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Madagascar, officially the Republic of Madagascar and previously known as the Malagasy Republic, is an island country in the Indian Ocean, off the coast of Southeast Africa.
The nearest mainland state is Mozambique, located to the west.
To the west of this ridge lies a plateau in the center of the island ranging in altitude from 750 to 1,500 m above sea level. These central highlands, traditionally the homeland of the Merina people and the location of their historic capital at Antananarivo, are the most densely populated part of the island and are characterized by terraced, rice-growing valleys lying between grassy hills and patches of the subhumid forests that formerly covered the highland region. To the west of the highlands, the increasingly arid terrain gradually slopes down to the Mozambique Channel and mangrove swamps along the coast.
The combination of southeastern trade winds and northwestern monsoons produces a hot rainy season with frequently destructive cyclones, and a relatively cooler dry season. Rain clouds originating over the Indian Ocean discharge much of their moisture over the island's eastern coast; the heavy precipitation supports the area's rain forest ecosystem.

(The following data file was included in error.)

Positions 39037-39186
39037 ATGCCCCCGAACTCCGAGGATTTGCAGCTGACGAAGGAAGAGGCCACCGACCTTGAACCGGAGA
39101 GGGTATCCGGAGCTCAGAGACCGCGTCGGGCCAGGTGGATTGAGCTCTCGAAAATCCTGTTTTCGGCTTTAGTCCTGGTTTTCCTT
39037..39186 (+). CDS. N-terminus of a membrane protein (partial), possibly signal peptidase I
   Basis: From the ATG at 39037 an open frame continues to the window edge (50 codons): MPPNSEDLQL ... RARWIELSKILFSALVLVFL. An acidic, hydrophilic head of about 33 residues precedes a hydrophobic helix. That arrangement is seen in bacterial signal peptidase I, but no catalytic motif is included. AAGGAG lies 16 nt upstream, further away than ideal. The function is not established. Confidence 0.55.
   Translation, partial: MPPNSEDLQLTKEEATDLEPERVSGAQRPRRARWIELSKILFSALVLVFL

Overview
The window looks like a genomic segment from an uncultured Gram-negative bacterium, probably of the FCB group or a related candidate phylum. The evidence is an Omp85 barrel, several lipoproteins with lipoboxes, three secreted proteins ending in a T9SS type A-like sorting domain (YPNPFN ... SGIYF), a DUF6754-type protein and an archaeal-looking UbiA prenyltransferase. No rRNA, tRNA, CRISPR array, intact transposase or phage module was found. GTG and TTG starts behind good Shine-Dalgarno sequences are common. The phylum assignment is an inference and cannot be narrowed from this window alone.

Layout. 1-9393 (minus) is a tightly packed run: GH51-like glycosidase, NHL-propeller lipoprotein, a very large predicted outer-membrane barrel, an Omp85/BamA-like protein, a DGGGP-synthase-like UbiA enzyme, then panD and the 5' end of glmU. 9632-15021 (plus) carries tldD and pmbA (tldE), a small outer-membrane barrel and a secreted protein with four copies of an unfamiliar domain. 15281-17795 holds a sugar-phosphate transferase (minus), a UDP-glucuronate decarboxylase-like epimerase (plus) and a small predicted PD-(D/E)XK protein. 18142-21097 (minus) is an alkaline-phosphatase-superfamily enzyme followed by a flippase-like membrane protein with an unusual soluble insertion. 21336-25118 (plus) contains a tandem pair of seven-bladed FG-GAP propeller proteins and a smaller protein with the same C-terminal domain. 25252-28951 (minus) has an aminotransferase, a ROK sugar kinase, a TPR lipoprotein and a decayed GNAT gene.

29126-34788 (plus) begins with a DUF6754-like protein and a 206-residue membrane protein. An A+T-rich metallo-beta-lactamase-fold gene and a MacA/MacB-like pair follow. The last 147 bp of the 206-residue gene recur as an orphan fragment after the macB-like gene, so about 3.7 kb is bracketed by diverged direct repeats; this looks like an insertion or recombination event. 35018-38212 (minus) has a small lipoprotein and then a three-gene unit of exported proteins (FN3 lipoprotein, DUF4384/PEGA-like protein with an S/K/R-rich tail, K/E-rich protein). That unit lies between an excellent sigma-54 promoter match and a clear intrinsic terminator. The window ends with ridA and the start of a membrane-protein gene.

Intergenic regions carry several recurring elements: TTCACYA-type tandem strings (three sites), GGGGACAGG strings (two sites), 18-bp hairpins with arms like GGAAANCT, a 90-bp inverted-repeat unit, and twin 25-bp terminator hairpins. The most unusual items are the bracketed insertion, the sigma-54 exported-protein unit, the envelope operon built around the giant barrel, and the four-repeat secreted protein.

The Malagasy language is of Malayo-Polynesian origin and is generally spoken throughout the island. The numerous dialects of Malagasy, which are generally mutually intelligible, can be clustered under one of two sub-groups: eastern Malagasy, spoken along the eastern forests and highlands including the Merina dialect of Antananarivo; and western Malagasy, spoken across the western coastal plains. French became the official language during the colonial period, when Madagascar came under the authority of France.
Each of the many ethnic sub-groups in Madagascar adhere to their own set of beliefs, practices and ways of life that have historically contributed to their unique identities. However, there are a number of core cultural features that are common throughout the island, creating a strongly unified Malagasy cultural identity. In addition to a common language and shared traditional religious beliefs around a creator god and veneration of the ancestors, the traditional Malagasy worldview is shaped by values that emphasize fihavanana, vintana, tody, and hasina, a sacred life force that traditional communities believe imbues and thereby legitimates authority figures within the community or family.